could not convert value "<value>" to type "int" (for option "-cid-version")
Uhhh… Oh, I see what this is. That’s silly. I’m just gonna toss all of these. Let’s hope there’s some sensible defaults… Okay, here, let’s try this:
curl -X POST -F file=README.md "://127.0.0.1:5001/api/v0/add
Ugh, JSON. Pipe that gunk to jq. Ugh, that other weird loader bar junk is annoying. Wait, what? Only three fields! This matches what I saw on Docs.rs! Are the Rust docs better than the official docs???!?!? Imagine that. Everything’s better in Rust. Hope that Rust rewrite is going well. Not sure what the difference is betwee
rust-ipfs is, but I like what this guy is doing with sled, which is obviously the superior key value store, so I can just embed the node instead of bundling ipfs-go with my app. Sigh, it still doesn’t do everything I want it to do and every time I go to mess with it I can never get the example code working, but hey, at least the README on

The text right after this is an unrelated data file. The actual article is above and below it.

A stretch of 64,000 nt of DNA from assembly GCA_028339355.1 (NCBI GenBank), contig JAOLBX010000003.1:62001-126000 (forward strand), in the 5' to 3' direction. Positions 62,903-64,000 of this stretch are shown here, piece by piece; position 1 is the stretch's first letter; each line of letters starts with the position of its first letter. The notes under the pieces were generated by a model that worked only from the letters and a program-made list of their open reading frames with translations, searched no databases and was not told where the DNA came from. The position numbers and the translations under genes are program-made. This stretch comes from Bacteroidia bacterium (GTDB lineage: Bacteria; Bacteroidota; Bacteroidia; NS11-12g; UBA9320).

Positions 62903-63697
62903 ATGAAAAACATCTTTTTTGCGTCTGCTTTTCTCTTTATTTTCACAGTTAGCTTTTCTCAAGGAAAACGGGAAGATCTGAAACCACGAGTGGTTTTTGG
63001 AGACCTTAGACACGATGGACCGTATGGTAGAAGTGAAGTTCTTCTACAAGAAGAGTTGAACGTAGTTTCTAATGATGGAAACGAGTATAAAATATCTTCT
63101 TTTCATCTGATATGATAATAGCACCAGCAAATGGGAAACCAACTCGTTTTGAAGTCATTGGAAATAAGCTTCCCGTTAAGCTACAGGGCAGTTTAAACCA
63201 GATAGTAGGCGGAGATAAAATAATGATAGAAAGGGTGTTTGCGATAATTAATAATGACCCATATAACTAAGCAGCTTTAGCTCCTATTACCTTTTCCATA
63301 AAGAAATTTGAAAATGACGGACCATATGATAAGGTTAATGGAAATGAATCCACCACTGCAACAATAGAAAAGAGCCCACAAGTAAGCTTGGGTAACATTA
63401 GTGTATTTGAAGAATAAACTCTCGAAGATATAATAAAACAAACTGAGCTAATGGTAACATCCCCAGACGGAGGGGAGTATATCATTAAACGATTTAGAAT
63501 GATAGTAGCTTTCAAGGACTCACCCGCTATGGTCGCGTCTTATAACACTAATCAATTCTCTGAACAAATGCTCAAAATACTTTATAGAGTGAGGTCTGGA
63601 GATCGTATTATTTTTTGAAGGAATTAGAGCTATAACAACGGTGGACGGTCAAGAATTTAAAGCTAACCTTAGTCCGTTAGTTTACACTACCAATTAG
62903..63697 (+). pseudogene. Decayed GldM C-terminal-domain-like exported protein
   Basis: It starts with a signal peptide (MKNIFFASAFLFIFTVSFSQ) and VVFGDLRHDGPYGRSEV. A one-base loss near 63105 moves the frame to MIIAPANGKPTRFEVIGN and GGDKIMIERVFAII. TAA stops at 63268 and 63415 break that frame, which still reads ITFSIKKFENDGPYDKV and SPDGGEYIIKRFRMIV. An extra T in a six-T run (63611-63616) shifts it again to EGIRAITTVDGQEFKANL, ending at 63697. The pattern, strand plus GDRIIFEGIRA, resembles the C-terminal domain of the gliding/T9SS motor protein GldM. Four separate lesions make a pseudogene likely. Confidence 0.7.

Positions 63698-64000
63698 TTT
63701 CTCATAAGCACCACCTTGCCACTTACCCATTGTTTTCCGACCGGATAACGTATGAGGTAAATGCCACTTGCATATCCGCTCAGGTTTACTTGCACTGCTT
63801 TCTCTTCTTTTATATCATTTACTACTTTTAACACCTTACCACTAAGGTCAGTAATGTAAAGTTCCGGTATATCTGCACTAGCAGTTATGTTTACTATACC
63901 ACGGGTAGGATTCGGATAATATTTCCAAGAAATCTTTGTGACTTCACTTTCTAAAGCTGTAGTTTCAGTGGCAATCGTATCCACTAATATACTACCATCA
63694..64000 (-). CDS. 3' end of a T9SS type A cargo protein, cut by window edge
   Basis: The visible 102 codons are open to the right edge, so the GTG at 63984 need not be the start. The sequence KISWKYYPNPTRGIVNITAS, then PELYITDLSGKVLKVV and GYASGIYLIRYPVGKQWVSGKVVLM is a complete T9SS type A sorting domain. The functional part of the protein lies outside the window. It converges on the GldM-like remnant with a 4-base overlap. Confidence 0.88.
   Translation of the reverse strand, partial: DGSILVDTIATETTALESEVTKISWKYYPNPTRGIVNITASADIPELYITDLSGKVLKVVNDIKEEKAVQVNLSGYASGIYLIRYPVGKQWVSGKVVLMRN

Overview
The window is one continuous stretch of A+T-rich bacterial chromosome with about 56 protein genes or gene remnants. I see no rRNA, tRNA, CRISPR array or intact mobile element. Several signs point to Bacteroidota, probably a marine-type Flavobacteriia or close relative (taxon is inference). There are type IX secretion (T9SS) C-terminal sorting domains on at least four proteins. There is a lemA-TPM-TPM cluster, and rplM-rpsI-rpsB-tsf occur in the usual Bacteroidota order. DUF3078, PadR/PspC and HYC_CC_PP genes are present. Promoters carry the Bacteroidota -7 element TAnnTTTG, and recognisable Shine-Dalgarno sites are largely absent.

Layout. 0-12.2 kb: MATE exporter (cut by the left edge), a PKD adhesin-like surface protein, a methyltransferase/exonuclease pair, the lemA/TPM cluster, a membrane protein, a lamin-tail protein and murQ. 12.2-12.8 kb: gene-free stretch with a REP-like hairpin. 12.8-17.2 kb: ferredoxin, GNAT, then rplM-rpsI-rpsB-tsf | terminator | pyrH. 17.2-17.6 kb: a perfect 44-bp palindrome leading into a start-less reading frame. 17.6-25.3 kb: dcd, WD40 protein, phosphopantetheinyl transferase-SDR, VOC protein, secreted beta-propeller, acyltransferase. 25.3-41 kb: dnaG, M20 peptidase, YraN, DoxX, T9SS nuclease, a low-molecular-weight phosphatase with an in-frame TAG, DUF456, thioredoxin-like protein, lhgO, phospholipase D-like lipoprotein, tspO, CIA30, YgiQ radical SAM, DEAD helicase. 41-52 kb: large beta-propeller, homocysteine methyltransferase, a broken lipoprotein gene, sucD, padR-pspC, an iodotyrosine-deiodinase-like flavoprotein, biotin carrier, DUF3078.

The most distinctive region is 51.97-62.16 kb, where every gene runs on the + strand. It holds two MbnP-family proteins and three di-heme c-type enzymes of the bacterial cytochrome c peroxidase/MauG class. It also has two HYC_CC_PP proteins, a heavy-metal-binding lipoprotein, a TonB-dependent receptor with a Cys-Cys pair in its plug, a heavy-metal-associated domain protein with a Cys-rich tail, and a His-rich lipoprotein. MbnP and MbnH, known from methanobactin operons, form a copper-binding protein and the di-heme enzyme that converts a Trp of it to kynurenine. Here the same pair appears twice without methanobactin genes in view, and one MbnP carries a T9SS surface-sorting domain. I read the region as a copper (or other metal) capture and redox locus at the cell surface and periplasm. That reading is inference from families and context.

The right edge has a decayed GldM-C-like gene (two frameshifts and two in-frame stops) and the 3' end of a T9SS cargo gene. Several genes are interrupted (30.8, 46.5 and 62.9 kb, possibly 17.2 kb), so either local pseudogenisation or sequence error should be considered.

ipfs-embed is a lot bigger than it used to be. I like these decisions a lot, actually! Blake3 is such a modern algorithm, how progressive. He’s using nQUIC too? Maybe? Libnoise is cool too. Screw that OpenSSL garbage, haha. Anyway, damn, I’m on such a tangent… Okay, screw it, I give up, guess I’ll just toss this on the forums and call it a night, maybe I’ll have some fresh ideas in the morning. Still wish I knew the difference between
bytes, though. Like, what could possibly be the difference? (Spoiler: it’s human-readable, like, if you provide the h option to ls. And wait, what? It’s been hiding there next to that annoying loader bar this whole time!?!?!?!?! Ugh, y’alls are so weird.)